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Sunday, February 6, 2011

Confidence Is the Horse That Pulls the Cart

Progress works in mysterious ways. January seemed no more than a lot of finger-wiggling signifying nothing. Indeed, I was on the verge of scrapping my Rockette exercise, as it didn’t seem to be going anywhere. Then the first practice day of February offered a sliver of hope. About fifteen minutes into my Rockette exercise, my hand felt good. Curious, I tried a few speed bursts. To my surprise, the good feeling persisted. My hand didn’t lock up during the bursts. In fact—and this astonished me—my rest stroke alternation felt as good as if I were doing free stroke.

A bit of back story. When I first began playing guitar, I was self-taught. (You know the old saying that someone who represents himself in a court case has a fool for a client? There should be a similar saying for self-taught musicians.) I first drifted through folk guitar, learning stalwarts like Sligo River Blues, My Creole Belle, and Freight Train. I also wrote songs that, today, I couldn’t be flogged into performing. Count it as one of life’s small mercies that you’ll never have to endure them. Somewhere along the line, however, I chanced upon a library LP of classical guitar playing. It was 400 Years of the Classical Guitar, performed by Alirio Diaz. To a fledgling who regarded Travis picking as the non plus ultra of guitar playing, this was a revelation. I was hooked.

Of course, one can love sincerely but not well. In my early struggles with the basics of classical guitar technique, rest stroke just never caught my attention. I was aware of it, in the way a cat might be dimly aware of quantum mechanics. But for whatever reason, in the long list of things I needed to master, rest stroke never moved to the front of the line. It wasn’t until I was in my thirties that I took rest stroke seriously. And like people who learn a new language late in life, it’s never come easy for me.

Now maybe you can understand that when rest stroke alternation begins to feel no worse to me than free stroke, my attention perks up. Something’s afoot. I don’t yet know what it is, and I’m not dancing in the streets over it. (If I did that this week, I’d have been hit by a snow plow.) Nonetheless, I’m encouraged.

So my Rockette exercise has earned a reprieve. I’ve morphed it into the following:

As you can see, speed bursts are inching their way into my practice sessions. Everything else—30 minutes of alternation, 15 of glacially slow arpeggios, 5 of sweeps and rasgueado, and 10 of stretches—is pretty much the same. No problems with shoulder pain to report.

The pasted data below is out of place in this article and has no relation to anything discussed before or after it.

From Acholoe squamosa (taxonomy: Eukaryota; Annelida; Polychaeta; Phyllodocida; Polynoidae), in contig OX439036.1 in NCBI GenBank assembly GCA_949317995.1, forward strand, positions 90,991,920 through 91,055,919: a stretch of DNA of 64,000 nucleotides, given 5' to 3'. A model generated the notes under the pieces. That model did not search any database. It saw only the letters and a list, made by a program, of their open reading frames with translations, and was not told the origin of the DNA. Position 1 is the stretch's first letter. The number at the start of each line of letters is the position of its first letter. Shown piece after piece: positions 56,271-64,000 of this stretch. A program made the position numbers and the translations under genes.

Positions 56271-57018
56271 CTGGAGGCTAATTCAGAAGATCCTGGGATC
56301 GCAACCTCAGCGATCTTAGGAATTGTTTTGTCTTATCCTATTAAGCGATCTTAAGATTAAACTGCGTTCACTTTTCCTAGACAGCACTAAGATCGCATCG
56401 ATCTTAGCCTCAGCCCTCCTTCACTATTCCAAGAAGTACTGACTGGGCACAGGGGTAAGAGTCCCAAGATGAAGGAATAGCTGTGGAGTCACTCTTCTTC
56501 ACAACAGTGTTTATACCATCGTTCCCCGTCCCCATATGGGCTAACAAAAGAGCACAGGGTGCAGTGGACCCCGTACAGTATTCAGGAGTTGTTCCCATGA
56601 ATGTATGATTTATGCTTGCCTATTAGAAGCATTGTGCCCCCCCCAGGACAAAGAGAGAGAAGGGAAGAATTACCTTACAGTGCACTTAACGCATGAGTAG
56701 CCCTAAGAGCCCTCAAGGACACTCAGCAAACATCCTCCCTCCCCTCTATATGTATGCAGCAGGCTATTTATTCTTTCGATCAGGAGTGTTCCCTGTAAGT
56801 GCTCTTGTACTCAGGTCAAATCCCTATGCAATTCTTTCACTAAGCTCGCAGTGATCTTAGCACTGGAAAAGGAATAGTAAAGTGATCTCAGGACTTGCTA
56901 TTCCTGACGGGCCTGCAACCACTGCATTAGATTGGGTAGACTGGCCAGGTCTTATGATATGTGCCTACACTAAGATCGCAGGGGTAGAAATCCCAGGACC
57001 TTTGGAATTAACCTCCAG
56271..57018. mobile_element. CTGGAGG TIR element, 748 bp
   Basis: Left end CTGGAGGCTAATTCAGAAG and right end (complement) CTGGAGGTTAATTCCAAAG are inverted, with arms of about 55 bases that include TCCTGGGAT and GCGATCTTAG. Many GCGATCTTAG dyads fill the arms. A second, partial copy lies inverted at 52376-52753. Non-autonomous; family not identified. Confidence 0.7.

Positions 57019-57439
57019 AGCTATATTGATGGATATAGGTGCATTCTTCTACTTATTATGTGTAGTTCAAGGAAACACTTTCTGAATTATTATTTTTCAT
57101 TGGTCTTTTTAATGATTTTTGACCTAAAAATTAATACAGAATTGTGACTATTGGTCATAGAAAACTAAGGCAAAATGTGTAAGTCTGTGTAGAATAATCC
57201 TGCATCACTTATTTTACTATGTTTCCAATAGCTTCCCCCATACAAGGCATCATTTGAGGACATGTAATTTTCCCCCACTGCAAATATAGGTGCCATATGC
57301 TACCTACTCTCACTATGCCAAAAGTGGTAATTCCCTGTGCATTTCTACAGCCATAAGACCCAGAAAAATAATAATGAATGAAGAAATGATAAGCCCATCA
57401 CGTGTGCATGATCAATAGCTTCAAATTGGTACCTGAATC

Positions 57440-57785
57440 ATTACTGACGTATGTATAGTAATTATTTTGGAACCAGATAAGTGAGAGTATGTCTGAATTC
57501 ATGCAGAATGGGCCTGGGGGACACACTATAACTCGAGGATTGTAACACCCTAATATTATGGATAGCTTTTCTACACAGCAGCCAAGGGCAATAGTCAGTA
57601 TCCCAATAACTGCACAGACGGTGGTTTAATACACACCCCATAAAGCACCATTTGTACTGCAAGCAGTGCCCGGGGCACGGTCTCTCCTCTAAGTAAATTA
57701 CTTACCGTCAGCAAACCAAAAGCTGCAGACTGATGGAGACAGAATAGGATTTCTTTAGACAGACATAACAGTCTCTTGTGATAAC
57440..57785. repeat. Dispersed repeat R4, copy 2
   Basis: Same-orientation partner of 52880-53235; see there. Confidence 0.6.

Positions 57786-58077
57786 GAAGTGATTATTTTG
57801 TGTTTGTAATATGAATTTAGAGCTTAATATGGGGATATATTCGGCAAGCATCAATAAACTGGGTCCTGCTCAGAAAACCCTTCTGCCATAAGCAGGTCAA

It’s now time to answer a question that no one has asked: how do I know I can reach the speed I’m aiming for? First, I’d like to thank everyone for not asking that question. It implies a faith in my prospects that so far has little evidence to back it. Or maybe it implies massive indifference. But I’m a glass-half-full guy, so I’m going with the former.

To answer my own question, I reply that I really don’t know. And yet I’ve confidence that I can reach my goal. The reason, to my delight, popped up in one of the comments to my January 16th post:
“How fast and loosely can you do that finger alternation without the guitar? Kevin Gallagher had me try that in a lesson and I was amazed by how fast I could do it and how easy it felt. Since then, I’ve been able to increase my speed and reduce my tension a lot by getting familiar with that feeling.”——William Bajzek (Washington, USA)
I smiled when I read this comment, so aptly did it describe the reason for my confidence. If I can alternate i and m at 160 away from the guitar, then why shouldn’t I be able to do it on a guitar string? Yes, I know it’s not that simple. There’s a big difference between tapping your fingers on a table top and alternating i and m on a guitar string. In fact, the vast majority of classical guitarists can’t do it exceptionally well. But do we really know why? Most of us try once or twice and fail, never to try again. But how many of us try again and again? And how many of us rethink after each failure, to come at the problem from another angle?

Which leads to another comment that made me smile:
“It has often been bandied about that the good rest-stroke players are evident from the very start. That’s an aggressively depressing thought to any non-good rest-stroke player. But it might also indicate that it is an element in the fundamental approach, rather than raw volume of work, that is the difference.”——Miguel de Maria, Arizona, USA
Indeed. So why not sally forth with confidence that I can figure it out as I go? In time I may learn that my confidence was misplaced. But there are worse things than misplaced confidence. Unquestioned defeatism is one. Given the choice, I opt for the former.

——[My next post will be on February 14, 2011.]——

2 comments:

Anonymous said...

Tom, Thank you for sharing your right hand blog with us via the Acoustic Guitar Classical Corner discussion forum.

rickbellet said...

Tom - I don't know your entire history so maybe this questions has already been answered: since the a finger follows naturally with m...so, what did you do in the past to get away from that? and why work so hard to have a once again follow m...do you feel like thered is tension when the 2 do not work together? Thanks for all this - keep up with the good work!
Rick